The Department of Labor (DOL) announced that it has finalized, together with the Internal Revenue Service (IRS) and Pension Benefit Guarantee Corporation (PBGC), the third and final round of revisions to the Form 5500 Annual Return/Report of Employee Benefit Plan and the 5500-SF Short Form Annual Return/Report of Small Employee Benefit Plan.
These Phase III revisions implement certain elements of a September 2021 regulatory proposal, which included proposed changes to annual reporting requirements under the Employee Retirement Income Security Act of 1974 (ERISA). Some of the changes relate to the Setting Every Community Up for Retirement Enforcement Act (SECURE Act), including items affecting multiple-employer plans (MEPs) and defined contribution group reporting arrangements. As such, the changes mostly impact retirement plans. Phase III revisions are effective for plan years beginning January 1, 2023, with filing beginning in July 2024. The previous Phases I and II adopted changes for plan years 2021 and 2022, respectively.
Continue reading “Final Changes Announced to Forms 5500 and 5500-SF”
The U.S. Court of Appeals for the Seventh Circuit recently ruled that Central States, Southeast and Southwest Areas Pension Fund may continue its lawsuit against Transervice Logistics, Inc. and Zenith Logistics, Inc. seeking allegedly outstanding pension fund contributions. The case examined two consolidated appeals, each involving a nearly identical collective bargaining agreement (CBA) between each employer and a union, and trust agreements between each employer and the plaintiff fund. The court was asked to determine whether the employers were required to maintain contributions to a multiemployer pension plan pursuant to so-called “evergreen clauses” that renewed the CBAs each year unless timely terminated.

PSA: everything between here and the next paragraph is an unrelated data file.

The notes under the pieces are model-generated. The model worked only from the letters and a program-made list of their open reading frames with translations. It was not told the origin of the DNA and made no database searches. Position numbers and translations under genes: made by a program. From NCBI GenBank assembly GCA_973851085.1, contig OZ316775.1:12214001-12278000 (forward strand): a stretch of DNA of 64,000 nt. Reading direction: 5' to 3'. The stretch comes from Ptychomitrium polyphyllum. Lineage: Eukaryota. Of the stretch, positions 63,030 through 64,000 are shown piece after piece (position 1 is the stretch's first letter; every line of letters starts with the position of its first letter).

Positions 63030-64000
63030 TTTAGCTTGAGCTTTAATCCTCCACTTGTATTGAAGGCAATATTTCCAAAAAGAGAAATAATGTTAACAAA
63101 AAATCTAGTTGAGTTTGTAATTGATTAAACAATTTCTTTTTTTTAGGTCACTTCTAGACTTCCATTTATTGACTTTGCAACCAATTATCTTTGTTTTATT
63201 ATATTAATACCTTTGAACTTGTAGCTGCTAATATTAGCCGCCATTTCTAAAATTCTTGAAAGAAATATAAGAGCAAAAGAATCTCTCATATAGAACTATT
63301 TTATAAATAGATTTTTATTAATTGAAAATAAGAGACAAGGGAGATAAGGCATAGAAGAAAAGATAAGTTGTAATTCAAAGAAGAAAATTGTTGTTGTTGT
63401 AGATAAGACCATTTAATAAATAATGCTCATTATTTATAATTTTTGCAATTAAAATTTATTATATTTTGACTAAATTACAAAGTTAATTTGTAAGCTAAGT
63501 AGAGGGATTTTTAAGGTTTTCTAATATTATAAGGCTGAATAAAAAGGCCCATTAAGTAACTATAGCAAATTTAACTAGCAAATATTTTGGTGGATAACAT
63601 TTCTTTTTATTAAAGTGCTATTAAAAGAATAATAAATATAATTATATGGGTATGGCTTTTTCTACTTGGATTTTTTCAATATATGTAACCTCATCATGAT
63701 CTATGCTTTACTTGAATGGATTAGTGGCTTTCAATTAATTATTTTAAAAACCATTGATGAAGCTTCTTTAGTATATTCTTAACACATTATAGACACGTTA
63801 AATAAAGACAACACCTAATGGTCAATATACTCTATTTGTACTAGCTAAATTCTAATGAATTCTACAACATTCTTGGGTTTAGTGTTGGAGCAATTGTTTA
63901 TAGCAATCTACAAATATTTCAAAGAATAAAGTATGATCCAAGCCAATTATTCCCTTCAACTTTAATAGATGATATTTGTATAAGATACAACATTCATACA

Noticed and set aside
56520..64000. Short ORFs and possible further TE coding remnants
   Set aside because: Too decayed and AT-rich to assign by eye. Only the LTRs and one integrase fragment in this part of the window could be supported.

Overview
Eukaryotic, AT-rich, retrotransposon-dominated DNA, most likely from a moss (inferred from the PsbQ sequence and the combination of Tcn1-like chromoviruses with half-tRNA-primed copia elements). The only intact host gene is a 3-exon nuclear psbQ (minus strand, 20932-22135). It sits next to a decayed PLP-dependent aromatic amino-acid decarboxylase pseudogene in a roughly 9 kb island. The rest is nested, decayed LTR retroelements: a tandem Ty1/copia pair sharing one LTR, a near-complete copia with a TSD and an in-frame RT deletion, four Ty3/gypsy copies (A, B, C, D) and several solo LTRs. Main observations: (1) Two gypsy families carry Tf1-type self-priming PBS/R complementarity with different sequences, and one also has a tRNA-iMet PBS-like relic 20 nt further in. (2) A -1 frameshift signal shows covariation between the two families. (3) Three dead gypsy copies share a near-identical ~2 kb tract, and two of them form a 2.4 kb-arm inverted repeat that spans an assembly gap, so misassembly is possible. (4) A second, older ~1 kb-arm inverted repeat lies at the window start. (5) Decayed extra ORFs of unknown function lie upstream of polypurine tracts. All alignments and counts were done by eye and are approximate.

The CBAs obligated the employers to make pension fund contributions to plaintiff, making the fund a third-party beneficiary of the agreements. The trust agreements obligated the employers to contribute to the fund for the “entire term of any collective bargaining agreement… (including any extension of a collective bargaining agreement through an evergreen clause…).” The CBAs were set to expire on January 31, 2019 but contained evergreen clauses that renewed the CBAs each year unless terminated with 60 days’ notice.
Continue reading “Multiemployer Pension Plan Alert: Evergreen Clauses May Trump the Bargaining Parties’ Subsequent Agreement”
On October 14, 2022, the Pension Benefit Guaranty Corporation (PBGC) proposed a new regulation under ERISA Section 4213(a)(2) setting forth actuarial assumptions that a multiemployer pension plan may use in calculating an employer’s withdrawal liability. A PDF of the proposed rule can be found here.
Background on Withdrawal Liability